Edward Everett Root Publishers Co. Ltd.
In peril in the sea
2nd Revised Edition
About this book
A superlative study of our planet's dominant predator for millions of years.
A major and fully indexed contribution to the preservation of this amazing creature, now much threatened by human activity - with losses from overfishing, pollution, and the destruction of their habitat.
Although scientific knowledge of sharks is increasing rapidly, the author shows that there is still much to learn about these complex and elusive animals. For many species it may already be too late.
The book overturns negative and damaging perceptions of sharks. Thoroughly researched, it is written in clear jargon-free language and informs the reader of everything necessary to know about these sophisticated guardians of our oceans.
1. Shark Attack: Controversy, Reality, Response.
2. The Way of the Shark Roads: Sharks and Indigenous Societies.
3. 'This Strange & Merueylous Fyshe': Sharks and Europeans.
4. Fathoming the Shark: Evolution, Classification.
5. Shark Biology: Form and Function.
6. 'Creatures of Extremes': Description of Sharks, Rays, Skates and Chimaeras.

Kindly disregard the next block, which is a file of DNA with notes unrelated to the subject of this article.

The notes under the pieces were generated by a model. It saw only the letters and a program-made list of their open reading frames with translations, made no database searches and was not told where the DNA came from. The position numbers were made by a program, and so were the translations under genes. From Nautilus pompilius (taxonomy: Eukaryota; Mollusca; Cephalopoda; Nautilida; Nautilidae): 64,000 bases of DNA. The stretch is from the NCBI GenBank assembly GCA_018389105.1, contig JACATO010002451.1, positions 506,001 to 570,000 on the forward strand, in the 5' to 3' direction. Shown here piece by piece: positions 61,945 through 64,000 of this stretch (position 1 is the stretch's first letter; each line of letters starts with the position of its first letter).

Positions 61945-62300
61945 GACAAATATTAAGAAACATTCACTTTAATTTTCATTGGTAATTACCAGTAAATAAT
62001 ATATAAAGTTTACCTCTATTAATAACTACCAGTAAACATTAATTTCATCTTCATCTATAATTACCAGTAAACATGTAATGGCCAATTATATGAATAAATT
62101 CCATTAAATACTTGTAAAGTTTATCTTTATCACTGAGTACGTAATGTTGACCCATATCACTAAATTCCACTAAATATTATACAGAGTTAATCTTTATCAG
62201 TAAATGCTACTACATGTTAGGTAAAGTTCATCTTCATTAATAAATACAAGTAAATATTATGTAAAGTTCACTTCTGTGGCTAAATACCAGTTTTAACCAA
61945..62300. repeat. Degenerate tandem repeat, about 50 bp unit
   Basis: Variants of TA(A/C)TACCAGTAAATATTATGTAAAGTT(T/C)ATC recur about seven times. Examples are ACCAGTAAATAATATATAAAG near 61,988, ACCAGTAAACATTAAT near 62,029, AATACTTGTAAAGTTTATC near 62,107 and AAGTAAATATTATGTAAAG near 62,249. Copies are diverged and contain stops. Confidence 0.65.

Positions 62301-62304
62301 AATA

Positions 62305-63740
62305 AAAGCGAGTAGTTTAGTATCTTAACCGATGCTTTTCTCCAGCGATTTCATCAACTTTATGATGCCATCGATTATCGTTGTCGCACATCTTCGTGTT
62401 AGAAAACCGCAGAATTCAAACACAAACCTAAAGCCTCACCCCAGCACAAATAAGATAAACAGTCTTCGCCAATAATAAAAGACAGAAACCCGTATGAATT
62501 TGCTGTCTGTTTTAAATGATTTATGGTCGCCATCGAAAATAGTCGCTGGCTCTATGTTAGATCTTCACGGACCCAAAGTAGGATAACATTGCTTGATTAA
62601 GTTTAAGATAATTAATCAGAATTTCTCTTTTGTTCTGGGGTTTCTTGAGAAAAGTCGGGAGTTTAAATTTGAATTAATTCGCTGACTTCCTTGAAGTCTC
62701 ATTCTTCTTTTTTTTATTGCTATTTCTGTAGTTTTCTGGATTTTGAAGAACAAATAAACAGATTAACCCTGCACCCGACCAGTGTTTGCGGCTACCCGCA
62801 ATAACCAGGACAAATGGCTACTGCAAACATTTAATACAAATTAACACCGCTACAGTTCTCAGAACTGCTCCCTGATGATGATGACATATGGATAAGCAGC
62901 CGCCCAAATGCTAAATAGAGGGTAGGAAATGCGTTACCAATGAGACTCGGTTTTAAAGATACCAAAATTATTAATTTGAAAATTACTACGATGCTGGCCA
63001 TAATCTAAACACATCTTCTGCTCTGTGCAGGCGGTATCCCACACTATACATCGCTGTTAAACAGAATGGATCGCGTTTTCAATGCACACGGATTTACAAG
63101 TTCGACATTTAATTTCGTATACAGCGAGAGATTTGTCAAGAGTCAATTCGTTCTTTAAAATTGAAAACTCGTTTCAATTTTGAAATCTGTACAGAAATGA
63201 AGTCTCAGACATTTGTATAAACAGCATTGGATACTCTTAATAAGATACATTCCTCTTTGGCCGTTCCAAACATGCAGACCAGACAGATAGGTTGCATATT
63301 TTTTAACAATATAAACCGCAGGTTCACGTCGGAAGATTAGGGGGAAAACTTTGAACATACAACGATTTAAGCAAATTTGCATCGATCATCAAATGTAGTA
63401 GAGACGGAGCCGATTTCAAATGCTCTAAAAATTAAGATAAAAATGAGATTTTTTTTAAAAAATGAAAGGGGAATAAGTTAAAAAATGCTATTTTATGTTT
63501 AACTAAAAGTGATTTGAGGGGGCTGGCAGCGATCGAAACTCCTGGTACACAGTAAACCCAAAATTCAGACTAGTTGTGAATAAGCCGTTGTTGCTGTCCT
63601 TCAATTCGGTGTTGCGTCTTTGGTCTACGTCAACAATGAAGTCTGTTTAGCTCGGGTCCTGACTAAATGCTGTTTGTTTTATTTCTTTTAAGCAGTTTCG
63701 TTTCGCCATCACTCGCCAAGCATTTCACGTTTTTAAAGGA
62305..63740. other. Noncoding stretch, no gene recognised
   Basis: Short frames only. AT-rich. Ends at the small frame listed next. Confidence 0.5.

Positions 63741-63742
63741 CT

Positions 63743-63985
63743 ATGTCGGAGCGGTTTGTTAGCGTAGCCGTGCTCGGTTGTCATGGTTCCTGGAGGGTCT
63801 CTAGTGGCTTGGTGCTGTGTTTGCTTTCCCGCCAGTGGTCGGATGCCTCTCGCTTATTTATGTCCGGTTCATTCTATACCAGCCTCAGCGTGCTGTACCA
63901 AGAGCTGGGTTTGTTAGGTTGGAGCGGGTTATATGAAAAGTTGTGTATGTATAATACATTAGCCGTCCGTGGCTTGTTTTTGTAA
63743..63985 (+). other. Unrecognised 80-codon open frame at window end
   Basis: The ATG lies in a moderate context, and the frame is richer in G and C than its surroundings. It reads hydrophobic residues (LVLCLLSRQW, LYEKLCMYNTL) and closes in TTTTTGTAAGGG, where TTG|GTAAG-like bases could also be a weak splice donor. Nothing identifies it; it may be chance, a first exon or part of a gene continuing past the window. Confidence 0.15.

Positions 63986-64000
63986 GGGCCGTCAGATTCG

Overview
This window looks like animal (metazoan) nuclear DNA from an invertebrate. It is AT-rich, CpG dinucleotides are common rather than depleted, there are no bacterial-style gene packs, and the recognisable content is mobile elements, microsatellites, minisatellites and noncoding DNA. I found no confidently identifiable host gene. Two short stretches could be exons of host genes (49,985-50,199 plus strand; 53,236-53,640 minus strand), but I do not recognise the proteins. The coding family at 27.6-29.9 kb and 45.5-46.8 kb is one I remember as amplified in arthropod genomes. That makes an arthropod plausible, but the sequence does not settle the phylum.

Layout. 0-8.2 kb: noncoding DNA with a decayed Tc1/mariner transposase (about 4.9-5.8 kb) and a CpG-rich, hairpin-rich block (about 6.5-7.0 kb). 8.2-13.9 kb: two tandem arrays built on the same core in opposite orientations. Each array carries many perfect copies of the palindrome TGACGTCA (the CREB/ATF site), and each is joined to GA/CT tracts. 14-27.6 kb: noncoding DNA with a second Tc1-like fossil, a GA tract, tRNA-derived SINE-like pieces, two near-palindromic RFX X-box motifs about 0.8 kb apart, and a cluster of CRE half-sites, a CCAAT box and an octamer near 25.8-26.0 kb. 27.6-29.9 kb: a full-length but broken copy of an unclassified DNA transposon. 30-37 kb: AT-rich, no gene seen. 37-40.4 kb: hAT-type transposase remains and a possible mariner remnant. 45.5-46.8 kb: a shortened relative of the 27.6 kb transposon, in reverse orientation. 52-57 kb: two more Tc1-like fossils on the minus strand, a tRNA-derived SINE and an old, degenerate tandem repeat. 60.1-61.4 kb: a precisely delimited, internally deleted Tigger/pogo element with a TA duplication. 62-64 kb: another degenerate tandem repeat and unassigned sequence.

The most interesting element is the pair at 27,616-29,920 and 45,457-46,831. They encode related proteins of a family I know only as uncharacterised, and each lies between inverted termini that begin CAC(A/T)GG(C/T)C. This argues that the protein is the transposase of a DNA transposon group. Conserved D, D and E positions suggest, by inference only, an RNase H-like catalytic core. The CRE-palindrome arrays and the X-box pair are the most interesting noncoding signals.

7. 'An Incredibly Beautiful Crop': Shark Exploitation.
8. Shark Conservation: Problems, Solutions.
9. Sharks and Creativity: Visions of Hunter and Hunted.
Glossary. Notes. Index.
About the author
David Owen is a Hobart-based writer of non-fiction and of literary novels featuring the acclaimed 'Pufferfish' detective series set in Tasmania.
He was director of Quintus Publishers at the University of Tasmania and is now the Official Secretary in the Office of the Governor of Tasmania.
"Owen, a Tasmanian author who has also demystified that island’s famous devil, takes a fascinating look at the biology of sharks, from the smallest (the 19-centimeter-long dwarf lanternshark) to the whale shark, the world’s largest fish. He also explores the complex relationship between man and shark. Sure, we eat each other, but the body count is horribly lopsided. While sharks attack only a few dozen people each year, the annual shark catch routinely tips the scale in the hundreds of thousands of tons.
"In large part due to the violent nature of their attacks — which often come literally out of the blue — sharks have long inspired fear and fascination. The 1975 blockbuster Jaws tapped into that primal fear but also demonized great white sharks and, via guilt by association, many other species. Yet, Owen notes, much good came from the film. It inspired scientific interest in sharks and their relatives and spawned shark conservation efforts worldwide. Shark is a captivating portrait of creatures that have too long been unfairly maligned as malevolent, mindless eating machines. - Science News.
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